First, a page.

Sex, as important as it is for the continuation of life, is considered taboo, especially in Indian culture. People shy away from the topic of sex and there is very little knowledge about sexual health in the country. On account of that, the second week of September has been recognised as World Sexual Health Week and thus we bring to you this article on the sexual health of females.
According to the World Health Organisation, healthy sex life is more than just an absence of sexual disease. It means enjoying your physical, emotional, mental, and social well-being when it comes to sex. It emphasises a positive approach to sex keeping in mind the safety to pursue whatever is pleasurable for oneself.
It’s a common belief that the body’s physical desire for sex, motivates sexual activity which leads to sexual arousal and then orgasm. However, this is not always the case, especially for females. A number of factors together contribute to making a woman feel aroused and desire sex. Sexual health also means understanding your body and how it works. Women who understand their bodies can make better choices about their sexual and personal life. With that being said, misconceptions surrounding sexual health, particularly of women abound. Let’s debunk some of them.
Myth 1 – Douching is necessary for vaginal hygiene
Absolutely not. In fact, doctors recommend against it. Douching or washing the vagina with liquids such as vinegar to clean it or remove odour disturbs its pH balance which can lead to a number of infections and diseases. These range from vaginal dryness and infection and pelvic inflammatory disease to cervical cancer and HIV.
Myth 2 – The “Pull-Out” or “Withdrawal” method is safe to prevent pregnancy
Pull-Out or withdrawal method is when the penis is pulled out or withdrawn from the vagina before ejaculation. This is one of the most notorious causes of unwanted pregnancies. First, accuracy cannot be relied on given the heat of the moment. Second and more importantly, it has been proven in a study that the ‘pre-cum’ released by the penis before ejaculation can contain sperm and make you pregnant.
Myth 3 – Unprotected sex during periods cannot cause pregnancy
This is another infamous reason behind unwanted pregnancies. Understanding that the female body is inhospitable for a sperm to fertilise the eggs while she is on her period, many couples indulge in unprotected sex. However, research suggests that sperm can live inside the female’s body for up to 5 days and even fertilise an egg after it has been released in ovulation. This is more common among females with shorter menstrual cycles.
Myth 4 – Double condoms equals double protection
Count this as incorrect use of condoms. Using two condoms can actually increase your risk of pregnancy. It causes friction that can weaken the material and result in the condoms getting torn during intercourse.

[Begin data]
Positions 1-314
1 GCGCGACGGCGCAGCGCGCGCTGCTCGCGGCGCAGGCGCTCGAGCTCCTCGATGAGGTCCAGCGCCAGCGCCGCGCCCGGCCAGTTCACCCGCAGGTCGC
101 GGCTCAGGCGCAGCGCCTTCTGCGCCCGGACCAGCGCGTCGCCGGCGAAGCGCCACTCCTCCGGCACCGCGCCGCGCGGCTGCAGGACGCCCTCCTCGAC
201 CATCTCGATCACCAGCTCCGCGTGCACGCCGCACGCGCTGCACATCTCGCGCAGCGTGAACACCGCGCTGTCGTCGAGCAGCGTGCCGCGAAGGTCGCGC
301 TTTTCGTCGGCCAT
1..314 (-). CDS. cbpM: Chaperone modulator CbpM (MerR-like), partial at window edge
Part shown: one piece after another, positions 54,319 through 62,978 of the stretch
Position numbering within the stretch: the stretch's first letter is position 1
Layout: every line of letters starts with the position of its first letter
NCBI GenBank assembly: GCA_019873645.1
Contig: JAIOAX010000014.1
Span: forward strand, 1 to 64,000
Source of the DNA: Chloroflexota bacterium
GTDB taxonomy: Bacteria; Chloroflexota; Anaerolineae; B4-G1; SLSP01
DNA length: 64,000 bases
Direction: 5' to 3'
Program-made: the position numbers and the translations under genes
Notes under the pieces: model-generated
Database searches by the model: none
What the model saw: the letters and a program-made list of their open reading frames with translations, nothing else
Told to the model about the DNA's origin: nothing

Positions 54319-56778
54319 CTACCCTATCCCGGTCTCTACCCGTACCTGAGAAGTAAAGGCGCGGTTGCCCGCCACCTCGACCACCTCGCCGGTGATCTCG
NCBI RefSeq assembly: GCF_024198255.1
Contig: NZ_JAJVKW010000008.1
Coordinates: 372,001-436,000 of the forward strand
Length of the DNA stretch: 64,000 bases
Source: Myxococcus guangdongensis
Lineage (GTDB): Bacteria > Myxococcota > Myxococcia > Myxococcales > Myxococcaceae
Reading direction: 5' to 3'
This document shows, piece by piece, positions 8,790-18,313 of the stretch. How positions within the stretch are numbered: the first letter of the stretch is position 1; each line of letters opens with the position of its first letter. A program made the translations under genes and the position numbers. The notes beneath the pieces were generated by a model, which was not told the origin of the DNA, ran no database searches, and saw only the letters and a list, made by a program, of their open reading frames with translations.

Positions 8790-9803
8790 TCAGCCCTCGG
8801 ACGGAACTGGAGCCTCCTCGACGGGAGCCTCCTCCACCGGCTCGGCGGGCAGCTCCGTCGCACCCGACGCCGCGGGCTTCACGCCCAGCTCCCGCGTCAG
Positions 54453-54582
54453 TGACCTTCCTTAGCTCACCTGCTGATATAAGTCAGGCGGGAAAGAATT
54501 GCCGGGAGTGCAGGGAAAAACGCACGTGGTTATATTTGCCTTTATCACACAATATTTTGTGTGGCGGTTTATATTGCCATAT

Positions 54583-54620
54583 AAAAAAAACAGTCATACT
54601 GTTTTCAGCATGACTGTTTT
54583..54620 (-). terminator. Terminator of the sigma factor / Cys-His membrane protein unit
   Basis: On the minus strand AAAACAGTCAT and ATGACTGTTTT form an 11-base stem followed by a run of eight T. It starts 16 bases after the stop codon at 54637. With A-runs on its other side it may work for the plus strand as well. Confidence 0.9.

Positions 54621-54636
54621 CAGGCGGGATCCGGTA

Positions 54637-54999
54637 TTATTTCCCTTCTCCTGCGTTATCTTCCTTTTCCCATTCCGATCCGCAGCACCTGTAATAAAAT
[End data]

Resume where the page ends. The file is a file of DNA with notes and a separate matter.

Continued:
Myth 5 – Condoms are only for males
Voila, ladies! Female condoms exist and are as reliable as male ones. They serve the same purpose as well i.e. prevent the semen from entering the vagina.
Fun fact: Female condoms can be inserted into the vagina hours before intercourse and can even be unnoticeable if used correctly.
Sex demands a healthy connection between organs, hormone-producing glands, and the brain. Even if one of them is out of sync the whole experience feels compromised. Furthermore, sexual health is a complex topic which is affected by a range of factors which we will talk about in our next section.
Factors Affecting Sexual Health
It’s important to understand that sexual health is not a stand-alone aspect of one’s life but is correlated with several facets like your mental and physical being, your current state of mind, emotions and even your lifestyle. Your past experiences and relationships along with your cultural beliefs can influence how you feel about sex. Furthermore, sexual satisfaction is a subjective term and may have different meanings and levels for each individual. Sexual response, again, is impacted by your feelings towards your partners and yourself.
Dietary choices also have a role to play here. They regulate the production, release and interaction of hormones including the sex hormones, oestrogen and testosterone. While some foods boost sex drive in women, others may have a negative impact. According to a study, daily consumption of an apple leads to better sexual health in young women. Another study suggested the use of fenugreek for improving female sexual health.
Stress, impacts many aspects of your health, including your sex drive. Research has established a direct correlation between stress and female sexual dissatisfaction. Thus, an increase in stress can have a negative impact on your sexual experience.
In nutshell, what really matters is how you feel. If you feel happy and are satisfied with your sex life, then it’s healthy. But if sex causes you distress or makes you anxious or sad then you possibly have a sexual health problem that needs to be addressed. Persistent issues with ‘pleasure’ during the sexual response are medically called Female Dysfunction. It is a common disorder and can be easily corrected.